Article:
2013: A Year in News

News stories continually emerge that shock the world and earn a place in the history books. From the ongoing problems in the Middle East and Africa, to the birth of an heir for the British throne, 2013 has been a particularly dramatic year…

Conflict, Terrorism and Crime

The civil war in Syria has raged on throughout 2013, gathering speed in late summer when it was confirmed by the UN that chemical weapons were used in an attack on Ghouta, Damascus which killed around 300 people. Although these weapons are being destroyed following an international agreement, the conflict continues. Egypt also faced trouble again in July 2013, when elected President Morsi was deposed following mass protests, leaving a provisional government in power.

Egypt Protests

January saw a dramatic crisis in Algeria, when militants associated with al-Qaeda took 800 workers hostage at a gas facility in the North African country. Although most were freed by Algerian Special Forces, 39 foreign hostages were killed, three of which were British nationals. Another shocking attack on the African continent included the shootings at Westgate shopping mall in Nairobi, Kenya. Unidentified gunman killed 61 civilians and six Kenyan soldiers, with Islamist group al-Shabaab claiming responsibility.

Three people were killed and over 250 injured in April when two bombs exploded at the Boston Marathon on April 15th. Within days the FBI had identified the terrorists as Chechen brothers Dzhokhar and Tamerlan Tsarnaev and a manhunt ensued. By the 19th April, Tamerlan had been killed and Dzhokhar captured.

The following month, in broad daylight in Woolwich, London, British soldier Lee Rigby was killed by two men. Remaining at the scene of the crime until police arrived; Islamic extremists Michael Adebolajo and Michael Adebowale claimed that they had carried out the attack to avenge the killing of Muslims by the British Armed Forces. Both men were found guilty of Lee Rigby’s murder on the 19th December. Despite the Muslim community in the UK condemning the murder, there were several crimes carried out across the country towards Muslims following the incident, ranging from verbal and physical abuse to attacks on mosques.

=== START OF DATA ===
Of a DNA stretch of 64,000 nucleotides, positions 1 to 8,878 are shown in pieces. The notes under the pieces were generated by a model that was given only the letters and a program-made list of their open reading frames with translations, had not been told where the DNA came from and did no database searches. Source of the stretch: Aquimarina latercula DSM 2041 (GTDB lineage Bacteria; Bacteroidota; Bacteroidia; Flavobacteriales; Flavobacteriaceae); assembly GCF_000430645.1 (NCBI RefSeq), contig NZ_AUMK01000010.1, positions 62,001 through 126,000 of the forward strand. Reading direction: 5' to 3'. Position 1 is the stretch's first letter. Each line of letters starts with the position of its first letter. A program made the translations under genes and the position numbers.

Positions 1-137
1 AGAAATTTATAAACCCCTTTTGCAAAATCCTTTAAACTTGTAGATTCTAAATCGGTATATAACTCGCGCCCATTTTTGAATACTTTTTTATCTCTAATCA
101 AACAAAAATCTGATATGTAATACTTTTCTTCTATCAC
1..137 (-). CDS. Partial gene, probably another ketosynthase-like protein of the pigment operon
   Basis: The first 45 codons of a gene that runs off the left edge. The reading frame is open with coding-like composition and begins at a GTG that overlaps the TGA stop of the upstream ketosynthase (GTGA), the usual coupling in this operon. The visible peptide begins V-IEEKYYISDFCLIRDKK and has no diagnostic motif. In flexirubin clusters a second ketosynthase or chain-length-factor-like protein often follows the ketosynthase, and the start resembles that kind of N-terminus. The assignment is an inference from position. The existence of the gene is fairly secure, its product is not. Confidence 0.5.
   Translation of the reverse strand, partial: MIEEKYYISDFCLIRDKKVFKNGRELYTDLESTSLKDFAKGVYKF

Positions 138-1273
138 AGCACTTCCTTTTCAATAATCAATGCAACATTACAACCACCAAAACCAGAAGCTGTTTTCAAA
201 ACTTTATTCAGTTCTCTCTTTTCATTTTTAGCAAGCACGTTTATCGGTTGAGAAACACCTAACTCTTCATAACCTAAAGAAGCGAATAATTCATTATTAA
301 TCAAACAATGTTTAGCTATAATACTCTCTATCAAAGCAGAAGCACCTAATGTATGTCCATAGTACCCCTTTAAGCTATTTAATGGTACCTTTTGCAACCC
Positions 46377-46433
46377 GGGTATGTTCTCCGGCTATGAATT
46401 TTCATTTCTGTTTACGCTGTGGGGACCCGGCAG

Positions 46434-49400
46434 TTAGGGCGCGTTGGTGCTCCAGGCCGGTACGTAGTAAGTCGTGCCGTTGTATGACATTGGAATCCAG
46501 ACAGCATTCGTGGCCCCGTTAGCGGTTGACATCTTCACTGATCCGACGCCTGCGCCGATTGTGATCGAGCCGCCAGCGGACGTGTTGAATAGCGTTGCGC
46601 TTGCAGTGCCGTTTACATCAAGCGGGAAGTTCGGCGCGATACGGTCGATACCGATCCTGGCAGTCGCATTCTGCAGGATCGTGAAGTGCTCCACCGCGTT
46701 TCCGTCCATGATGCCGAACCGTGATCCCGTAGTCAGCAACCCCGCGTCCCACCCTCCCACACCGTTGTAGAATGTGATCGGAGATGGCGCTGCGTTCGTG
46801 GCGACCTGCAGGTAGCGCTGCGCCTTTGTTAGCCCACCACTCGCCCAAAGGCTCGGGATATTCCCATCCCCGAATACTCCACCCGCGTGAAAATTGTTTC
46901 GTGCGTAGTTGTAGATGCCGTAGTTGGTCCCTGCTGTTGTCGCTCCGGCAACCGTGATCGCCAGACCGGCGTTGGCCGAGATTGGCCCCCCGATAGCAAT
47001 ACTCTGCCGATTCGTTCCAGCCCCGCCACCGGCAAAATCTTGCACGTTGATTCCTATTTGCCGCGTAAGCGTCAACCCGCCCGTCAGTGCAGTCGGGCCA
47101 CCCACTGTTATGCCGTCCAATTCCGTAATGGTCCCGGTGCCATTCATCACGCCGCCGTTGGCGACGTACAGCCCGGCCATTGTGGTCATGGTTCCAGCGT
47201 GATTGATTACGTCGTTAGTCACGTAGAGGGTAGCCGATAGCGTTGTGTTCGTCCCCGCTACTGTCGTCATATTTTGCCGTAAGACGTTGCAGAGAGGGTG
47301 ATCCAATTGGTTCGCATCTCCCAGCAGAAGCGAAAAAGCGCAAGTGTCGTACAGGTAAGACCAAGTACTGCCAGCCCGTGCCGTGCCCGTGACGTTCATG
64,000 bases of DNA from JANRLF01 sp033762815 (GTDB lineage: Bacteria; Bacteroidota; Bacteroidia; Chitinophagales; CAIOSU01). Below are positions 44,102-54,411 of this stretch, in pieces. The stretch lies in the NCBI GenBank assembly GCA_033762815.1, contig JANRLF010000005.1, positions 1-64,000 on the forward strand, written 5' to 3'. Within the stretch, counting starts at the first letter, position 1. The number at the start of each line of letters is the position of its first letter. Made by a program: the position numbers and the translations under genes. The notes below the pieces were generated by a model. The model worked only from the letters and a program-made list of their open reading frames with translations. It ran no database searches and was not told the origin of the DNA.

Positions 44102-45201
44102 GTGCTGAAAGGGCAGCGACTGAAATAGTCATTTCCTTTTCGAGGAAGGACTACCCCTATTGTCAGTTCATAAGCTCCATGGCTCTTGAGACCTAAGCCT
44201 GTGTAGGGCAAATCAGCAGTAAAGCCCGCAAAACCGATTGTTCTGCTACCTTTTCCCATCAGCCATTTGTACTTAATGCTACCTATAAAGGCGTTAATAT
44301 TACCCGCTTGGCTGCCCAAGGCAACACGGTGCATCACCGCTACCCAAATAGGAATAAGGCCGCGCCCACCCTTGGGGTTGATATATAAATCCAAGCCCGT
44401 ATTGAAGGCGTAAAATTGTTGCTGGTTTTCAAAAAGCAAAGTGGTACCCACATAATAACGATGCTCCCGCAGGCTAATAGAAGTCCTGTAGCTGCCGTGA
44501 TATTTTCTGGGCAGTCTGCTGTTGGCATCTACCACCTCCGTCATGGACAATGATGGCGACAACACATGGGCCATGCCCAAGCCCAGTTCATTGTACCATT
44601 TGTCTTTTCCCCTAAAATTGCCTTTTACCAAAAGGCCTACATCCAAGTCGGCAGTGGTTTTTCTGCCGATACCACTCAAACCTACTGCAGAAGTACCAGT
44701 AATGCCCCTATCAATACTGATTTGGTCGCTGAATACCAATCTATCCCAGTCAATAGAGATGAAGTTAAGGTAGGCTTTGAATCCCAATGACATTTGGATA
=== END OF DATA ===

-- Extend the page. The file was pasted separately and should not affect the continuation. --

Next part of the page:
Environment and Accident

On the 15th February, a meteor entered the earth’s atmosphere over Russia and exploded at around 76,000 feet. While no-one was killed as a direct result of the meteor, 1500 people sought medical treatment as a result of secondary effects. The meteor was brighter than the sun and travelled at around 60 times the speed of sound, with many residents in the area initially believing it was a nuclear attack or apocalypse.

In early November, the Philippines was hit by Typhoon Haiyan, one of the strongest storms on record. It killed over 6,000 people and left millions homeless – relief efforts and international aid are ongoing. There was also disaster in Bangladesh in April, when an eight-storey factory collapsed killing over 1,100 people and injuring more than 2,500.

The last six weeks has been a particularly dramatic month for the UK. On the 29th November, a helicopter crashed into a pub in Glasgow, killing 10 people in total and injuring many more. Then only this week, part of the ceiling at the Apollo theatre in London collapsed during a performance, leaving over 80 injured.

Politics and Religion

There was finally some good news regarding the economy this year, with the UK beginning to show signs of recovery following the recession and forecasters claiming that there will be significant growth in 2014. Another positive story relating to politics occurred in September in the US, when Nina Davuluri became the first Indian-American woman to hold the title of Miss America. Although the announcement was followed by racist comments on Twitter, the pageant winner determinedly rose above it, encouraging diversity across the country.